FABRIZIO'S BOOK by Carlo Coccioli


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Coccioli has had a number of books here, on various lists, and this one is about Love. The mystical body. ""It's me!"" Hope. Anguish. And too many tears. Oh beauty, soul and eternity. Innocence and little boys in the sunlight. This homosexual confession is supported by a herculean attempt at sublimation. And like all incantations, it relies for the most part on repetition. The story line is simple. Fabrizio loves, unto death, Laurent. Vice versa, though Laurent is usually too sleepy to say much about love. A good deal of the book deals with Fabrizio's novelette about The Child, a spiritual wonderboy whom everyone-- butcher, old man, old woman, young boy, young girl-- seems to ""recognize."" Fabrizio's letters to Laurent and snatches from his journal are scrambled into the Child story (an old ploy of universalizing-particularizing which can be confusing). However, whether or not one thinks that perhaps all men are secretly searching for The Child, or that Fabrizio's love means that ""the time of God has come"" and there is hope in his example for other homosexuals, it is true that the book honestly tries to explain the condition of intelligent homoerotics who agonize. But 400 pages of mystical moment-making is just too much.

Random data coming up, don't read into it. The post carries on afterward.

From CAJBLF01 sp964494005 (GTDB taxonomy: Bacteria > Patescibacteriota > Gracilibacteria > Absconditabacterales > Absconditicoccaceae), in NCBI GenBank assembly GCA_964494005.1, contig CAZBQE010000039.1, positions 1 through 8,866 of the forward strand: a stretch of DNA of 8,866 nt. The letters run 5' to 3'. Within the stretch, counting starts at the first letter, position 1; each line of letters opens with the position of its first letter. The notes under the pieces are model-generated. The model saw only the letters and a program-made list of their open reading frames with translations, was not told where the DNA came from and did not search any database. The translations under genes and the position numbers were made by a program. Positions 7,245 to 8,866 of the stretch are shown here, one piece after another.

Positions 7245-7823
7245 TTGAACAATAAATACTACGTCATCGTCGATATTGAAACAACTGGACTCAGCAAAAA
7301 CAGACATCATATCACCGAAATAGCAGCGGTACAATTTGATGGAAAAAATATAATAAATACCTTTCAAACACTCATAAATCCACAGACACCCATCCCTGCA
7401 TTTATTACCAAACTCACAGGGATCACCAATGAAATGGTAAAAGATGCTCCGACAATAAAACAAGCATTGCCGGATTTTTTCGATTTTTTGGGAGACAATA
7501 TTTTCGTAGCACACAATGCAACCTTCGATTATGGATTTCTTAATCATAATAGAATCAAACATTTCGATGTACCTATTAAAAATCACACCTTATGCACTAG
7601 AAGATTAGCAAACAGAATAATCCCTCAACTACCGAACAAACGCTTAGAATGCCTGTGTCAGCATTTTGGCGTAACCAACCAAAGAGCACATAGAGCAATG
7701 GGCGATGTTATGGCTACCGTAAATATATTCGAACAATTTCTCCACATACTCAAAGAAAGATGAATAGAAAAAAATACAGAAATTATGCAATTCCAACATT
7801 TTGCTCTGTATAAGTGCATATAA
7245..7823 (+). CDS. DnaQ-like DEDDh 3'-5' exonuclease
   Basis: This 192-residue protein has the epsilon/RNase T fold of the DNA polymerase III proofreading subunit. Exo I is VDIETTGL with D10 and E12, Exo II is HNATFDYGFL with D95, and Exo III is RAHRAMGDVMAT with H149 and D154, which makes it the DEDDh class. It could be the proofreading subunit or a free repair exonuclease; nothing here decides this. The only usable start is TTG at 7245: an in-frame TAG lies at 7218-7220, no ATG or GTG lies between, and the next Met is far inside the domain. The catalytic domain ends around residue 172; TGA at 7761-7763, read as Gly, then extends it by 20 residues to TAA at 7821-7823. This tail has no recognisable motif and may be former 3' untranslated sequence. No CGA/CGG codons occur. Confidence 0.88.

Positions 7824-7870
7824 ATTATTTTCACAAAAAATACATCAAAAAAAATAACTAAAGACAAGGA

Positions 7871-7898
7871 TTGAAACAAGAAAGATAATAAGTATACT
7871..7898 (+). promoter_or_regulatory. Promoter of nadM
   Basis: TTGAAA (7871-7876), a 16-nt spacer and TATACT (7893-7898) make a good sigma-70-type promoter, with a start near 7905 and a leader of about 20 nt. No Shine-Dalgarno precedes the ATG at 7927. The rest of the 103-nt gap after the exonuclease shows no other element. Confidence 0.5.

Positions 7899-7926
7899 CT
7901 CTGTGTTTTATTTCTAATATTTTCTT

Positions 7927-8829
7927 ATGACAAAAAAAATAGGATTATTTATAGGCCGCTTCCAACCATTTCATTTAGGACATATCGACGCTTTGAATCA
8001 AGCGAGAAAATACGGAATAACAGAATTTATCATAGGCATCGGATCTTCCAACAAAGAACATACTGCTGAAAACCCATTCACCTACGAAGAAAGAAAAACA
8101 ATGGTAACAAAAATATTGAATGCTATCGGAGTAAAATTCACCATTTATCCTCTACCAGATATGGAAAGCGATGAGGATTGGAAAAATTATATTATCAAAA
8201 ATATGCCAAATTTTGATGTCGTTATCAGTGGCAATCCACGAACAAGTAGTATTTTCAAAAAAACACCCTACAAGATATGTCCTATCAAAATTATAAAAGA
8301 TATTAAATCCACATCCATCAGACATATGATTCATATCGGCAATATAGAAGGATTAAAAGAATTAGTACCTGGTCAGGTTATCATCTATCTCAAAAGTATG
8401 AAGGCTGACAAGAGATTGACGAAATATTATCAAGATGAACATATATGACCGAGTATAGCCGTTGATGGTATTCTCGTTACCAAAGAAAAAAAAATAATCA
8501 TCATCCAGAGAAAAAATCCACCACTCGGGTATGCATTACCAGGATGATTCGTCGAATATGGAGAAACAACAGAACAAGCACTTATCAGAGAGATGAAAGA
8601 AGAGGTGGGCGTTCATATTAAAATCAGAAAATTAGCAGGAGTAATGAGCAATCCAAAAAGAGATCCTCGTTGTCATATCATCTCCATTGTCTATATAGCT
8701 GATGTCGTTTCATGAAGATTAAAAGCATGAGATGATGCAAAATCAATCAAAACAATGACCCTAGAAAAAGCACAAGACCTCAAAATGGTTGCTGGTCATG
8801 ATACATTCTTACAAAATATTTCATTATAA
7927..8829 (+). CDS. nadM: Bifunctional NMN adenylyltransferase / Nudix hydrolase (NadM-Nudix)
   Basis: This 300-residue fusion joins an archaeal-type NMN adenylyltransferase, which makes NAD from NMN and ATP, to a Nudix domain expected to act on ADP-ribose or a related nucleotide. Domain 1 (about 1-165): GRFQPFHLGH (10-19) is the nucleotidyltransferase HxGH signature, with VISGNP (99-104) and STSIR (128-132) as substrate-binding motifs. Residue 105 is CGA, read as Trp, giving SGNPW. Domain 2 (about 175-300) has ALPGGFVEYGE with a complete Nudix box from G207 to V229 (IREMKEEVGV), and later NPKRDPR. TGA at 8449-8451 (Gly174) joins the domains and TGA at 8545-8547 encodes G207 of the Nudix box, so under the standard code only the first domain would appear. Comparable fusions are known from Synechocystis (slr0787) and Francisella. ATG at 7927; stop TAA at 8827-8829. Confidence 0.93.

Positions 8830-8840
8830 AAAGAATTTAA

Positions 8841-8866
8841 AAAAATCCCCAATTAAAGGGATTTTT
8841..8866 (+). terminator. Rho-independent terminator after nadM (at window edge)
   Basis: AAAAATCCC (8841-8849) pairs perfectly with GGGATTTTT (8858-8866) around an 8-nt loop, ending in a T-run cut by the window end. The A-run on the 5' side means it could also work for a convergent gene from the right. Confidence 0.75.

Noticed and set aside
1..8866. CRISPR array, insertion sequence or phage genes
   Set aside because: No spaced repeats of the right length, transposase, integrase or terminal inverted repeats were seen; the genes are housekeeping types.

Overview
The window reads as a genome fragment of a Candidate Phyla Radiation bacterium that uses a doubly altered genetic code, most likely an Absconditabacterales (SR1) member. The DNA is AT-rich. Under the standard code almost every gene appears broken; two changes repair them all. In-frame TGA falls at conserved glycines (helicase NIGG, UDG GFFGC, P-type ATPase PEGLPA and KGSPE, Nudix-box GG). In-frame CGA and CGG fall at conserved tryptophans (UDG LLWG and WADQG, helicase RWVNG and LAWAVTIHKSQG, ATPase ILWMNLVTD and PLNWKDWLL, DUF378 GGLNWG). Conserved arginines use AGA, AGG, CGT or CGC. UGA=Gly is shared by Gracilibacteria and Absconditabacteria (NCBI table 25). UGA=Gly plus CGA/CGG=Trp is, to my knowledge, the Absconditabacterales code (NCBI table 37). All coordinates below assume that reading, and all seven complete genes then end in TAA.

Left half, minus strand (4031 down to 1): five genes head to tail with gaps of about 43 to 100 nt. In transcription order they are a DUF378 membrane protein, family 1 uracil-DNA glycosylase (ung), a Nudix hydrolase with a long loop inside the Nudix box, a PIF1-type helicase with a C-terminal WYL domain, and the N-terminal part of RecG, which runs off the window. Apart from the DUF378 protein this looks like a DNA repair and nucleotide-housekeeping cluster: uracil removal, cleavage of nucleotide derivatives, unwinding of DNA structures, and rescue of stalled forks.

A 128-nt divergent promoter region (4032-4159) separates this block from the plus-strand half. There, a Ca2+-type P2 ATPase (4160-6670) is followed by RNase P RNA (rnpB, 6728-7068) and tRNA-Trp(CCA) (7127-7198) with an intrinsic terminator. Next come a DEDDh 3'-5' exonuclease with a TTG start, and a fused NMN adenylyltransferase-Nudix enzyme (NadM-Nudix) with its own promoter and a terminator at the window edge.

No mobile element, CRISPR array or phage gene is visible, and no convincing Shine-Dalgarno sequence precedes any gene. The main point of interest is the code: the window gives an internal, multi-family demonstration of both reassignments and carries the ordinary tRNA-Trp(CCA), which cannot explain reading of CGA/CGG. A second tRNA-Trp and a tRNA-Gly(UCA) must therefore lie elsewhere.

Publisher: Shorecrest